Loneliness is stronger when not alone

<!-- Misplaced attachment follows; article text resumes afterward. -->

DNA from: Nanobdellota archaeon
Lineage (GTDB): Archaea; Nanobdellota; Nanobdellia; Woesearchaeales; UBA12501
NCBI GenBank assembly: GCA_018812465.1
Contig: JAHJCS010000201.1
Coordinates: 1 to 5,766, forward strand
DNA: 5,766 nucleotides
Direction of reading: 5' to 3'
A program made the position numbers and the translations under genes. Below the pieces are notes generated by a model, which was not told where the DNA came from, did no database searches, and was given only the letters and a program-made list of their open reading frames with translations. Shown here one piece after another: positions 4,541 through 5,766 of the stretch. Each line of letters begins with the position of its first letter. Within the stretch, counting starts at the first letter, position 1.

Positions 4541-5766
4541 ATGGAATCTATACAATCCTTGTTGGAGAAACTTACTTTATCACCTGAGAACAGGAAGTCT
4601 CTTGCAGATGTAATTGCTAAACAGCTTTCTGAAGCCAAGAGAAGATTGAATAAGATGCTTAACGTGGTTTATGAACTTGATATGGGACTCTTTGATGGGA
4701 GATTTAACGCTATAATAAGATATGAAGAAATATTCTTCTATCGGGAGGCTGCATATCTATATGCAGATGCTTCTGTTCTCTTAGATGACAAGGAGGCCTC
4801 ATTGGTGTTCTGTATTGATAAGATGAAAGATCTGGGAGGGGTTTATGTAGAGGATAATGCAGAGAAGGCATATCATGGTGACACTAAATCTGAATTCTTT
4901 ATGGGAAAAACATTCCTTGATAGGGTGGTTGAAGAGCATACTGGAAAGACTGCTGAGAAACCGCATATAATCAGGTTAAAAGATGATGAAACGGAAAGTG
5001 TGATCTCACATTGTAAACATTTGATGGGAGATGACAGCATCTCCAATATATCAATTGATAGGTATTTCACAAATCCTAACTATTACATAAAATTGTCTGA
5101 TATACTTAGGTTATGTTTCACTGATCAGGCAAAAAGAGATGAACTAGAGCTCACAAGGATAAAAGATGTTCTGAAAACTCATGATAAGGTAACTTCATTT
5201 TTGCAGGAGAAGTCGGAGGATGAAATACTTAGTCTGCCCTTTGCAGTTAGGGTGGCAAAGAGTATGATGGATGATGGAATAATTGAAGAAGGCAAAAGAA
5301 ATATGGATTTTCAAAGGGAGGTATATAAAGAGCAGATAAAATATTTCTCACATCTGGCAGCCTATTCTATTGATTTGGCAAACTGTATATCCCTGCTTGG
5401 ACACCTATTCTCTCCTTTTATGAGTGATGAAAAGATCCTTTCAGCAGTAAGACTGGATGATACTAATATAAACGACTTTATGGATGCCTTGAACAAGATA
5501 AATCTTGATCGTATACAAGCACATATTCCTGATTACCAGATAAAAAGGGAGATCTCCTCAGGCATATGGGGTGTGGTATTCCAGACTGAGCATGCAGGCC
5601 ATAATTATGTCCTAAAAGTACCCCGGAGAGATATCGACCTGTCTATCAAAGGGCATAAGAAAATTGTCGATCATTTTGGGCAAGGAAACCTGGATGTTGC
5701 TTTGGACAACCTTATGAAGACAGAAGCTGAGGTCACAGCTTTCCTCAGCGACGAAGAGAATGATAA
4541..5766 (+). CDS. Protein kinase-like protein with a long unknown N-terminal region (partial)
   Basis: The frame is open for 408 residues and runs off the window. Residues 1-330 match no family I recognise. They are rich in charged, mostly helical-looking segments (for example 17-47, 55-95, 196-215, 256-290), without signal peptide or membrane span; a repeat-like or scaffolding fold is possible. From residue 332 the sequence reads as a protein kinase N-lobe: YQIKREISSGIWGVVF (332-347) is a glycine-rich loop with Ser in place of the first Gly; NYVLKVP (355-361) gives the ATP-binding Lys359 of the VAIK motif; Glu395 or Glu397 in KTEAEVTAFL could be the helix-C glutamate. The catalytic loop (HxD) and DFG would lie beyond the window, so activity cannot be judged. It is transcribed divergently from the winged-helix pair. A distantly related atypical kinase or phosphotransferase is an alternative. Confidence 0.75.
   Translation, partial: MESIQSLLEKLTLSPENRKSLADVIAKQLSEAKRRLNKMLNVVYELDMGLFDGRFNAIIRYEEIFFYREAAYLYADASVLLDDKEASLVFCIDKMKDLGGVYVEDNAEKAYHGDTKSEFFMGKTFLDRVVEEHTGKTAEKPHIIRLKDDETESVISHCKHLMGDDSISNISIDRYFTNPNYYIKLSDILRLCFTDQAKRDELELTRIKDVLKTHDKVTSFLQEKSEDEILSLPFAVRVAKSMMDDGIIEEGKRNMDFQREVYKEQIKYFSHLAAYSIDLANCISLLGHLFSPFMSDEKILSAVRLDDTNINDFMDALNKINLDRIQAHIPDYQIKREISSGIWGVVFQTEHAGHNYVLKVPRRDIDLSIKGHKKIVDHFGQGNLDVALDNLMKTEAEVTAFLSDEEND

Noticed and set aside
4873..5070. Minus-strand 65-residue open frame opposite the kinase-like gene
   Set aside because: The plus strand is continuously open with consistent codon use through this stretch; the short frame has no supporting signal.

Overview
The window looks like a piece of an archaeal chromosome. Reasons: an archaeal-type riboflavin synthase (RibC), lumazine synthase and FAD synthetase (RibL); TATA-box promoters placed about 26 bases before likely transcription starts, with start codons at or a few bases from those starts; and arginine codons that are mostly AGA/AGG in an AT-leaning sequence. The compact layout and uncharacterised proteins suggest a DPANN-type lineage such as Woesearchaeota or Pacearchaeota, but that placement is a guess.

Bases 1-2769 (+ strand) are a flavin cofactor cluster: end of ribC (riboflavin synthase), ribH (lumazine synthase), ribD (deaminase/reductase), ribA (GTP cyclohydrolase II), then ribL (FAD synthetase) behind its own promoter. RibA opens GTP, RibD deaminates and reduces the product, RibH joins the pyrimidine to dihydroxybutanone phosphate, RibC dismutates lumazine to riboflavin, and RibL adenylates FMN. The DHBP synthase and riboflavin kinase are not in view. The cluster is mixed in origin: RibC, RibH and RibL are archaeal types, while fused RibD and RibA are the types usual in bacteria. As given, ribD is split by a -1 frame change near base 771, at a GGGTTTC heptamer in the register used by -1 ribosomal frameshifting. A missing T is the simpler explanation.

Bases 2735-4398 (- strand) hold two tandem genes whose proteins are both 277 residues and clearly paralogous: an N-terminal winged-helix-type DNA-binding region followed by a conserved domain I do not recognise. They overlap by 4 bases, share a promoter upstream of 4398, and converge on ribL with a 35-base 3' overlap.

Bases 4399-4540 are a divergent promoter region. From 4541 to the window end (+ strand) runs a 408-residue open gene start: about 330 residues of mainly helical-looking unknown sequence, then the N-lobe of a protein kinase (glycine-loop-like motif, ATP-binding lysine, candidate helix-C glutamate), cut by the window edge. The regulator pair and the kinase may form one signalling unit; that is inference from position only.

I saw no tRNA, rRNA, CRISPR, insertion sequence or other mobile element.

A new study published in the Journal of Happiness Studies, ‘Alone in a Crowd: Is Social Contact Associated with Less Psychological Pain of Loneliness in Everyday Life?’, questions the notion that social contact can reduce feelings of loneliness. The study, which analysed 3,035 participants’ daily lives using ecological momentary assessments, found that social contact amplifies loneliness’ negative effect on well-being, rather than buffering the impact. The researchers caution that simply spending time with others may not necessarily lead to a reduced burden of loneliness and can even backfire. The research emphasises the need for more social interaction quality, rather than just quantity.


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